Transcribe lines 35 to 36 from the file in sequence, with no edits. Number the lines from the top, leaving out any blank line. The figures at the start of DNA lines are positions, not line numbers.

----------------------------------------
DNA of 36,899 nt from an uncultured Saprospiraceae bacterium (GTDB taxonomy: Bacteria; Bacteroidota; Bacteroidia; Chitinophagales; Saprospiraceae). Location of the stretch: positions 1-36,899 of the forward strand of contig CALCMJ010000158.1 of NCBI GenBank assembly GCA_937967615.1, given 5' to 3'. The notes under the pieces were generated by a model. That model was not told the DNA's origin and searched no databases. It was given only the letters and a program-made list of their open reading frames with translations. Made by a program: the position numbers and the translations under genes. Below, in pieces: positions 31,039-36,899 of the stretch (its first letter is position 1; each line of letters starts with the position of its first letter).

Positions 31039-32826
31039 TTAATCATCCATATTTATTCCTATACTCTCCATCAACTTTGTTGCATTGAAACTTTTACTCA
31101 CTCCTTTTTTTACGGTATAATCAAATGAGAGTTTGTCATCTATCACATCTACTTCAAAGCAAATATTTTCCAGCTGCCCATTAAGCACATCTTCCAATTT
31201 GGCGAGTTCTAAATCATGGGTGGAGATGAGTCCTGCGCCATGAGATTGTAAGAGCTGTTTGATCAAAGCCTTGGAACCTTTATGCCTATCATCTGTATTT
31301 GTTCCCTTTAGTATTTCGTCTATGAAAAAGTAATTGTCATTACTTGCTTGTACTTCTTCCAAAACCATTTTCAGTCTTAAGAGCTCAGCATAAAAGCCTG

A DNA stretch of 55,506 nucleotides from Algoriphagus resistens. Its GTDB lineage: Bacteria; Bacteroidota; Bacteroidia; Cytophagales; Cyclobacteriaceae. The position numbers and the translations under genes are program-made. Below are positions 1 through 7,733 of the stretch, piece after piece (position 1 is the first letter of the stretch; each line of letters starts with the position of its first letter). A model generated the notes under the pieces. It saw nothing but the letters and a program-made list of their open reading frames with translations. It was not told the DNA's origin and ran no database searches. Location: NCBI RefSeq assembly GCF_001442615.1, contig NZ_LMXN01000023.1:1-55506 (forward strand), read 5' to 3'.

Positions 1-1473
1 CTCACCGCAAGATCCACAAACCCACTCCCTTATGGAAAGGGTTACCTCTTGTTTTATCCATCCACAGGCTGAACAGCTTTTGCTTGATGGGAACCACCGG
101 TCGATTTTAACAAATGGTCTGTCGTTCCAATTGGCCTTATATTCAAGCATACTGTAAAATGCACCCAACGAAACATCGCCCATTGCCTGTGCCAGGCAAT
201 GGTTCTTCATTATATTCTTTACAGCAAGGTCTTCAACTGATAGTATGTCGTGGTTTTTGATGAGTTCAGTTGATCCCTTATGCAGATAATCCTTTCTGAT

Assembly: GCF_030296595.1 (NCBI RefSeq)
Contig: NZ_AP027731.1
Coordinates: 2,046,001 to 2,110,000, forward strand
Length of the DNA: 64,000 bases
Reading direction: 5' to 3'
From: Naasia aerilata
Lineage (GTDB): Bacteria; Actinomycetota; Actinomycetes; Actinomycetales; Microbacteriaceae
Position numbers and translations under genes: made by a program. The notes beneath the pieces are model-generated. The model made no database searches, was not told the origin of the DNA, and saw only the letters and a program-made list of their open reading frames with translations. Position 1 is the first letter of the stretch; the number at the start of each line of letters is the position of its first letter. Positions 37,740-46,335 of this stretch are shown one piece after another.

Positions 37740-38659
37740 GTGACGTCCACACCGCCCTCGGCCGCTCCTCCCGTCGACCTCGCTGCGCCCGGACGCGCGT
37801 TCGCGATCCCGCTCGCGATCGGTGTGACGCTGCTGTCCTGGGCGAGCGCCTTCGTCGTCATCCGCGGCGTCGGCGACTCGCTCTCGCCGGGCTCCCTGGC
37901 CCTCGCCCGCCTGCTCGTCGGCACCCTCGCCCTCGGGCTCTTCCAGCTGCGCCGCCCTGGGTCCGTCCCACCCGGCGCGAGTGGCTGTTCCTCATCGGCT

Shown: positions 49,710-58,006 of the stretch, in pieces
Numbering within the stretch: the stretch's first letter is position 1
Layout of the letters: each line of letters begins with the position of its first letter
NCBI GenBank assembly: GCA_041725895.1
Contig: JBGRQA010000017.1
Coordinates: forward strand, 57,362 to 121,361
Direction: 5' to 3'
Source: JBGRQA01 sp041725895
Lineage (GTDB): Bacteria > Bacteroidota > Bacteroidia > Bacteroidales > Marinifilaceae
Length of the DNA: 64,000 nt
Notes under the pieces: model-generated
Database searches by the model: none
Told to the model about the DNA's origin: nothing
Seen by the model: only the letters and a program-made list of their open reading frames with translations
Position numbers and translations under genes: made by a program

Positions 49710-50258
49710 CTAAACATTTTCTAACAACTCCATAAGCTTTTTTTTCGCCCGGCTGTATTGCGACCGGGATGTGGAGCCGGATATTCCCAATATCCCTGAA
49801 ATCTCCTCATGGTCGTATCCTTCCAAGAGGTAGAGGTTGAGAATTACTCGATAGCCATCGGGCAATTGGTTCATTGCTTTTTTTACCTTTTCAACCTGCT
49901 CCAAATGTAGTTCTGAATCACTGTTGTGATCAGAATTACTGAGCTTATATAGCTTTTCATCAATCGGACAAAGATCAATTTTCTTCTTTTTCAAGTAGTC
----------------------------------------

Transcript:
Database searches by the model: none
Told to the model about the DNA's origin: nothing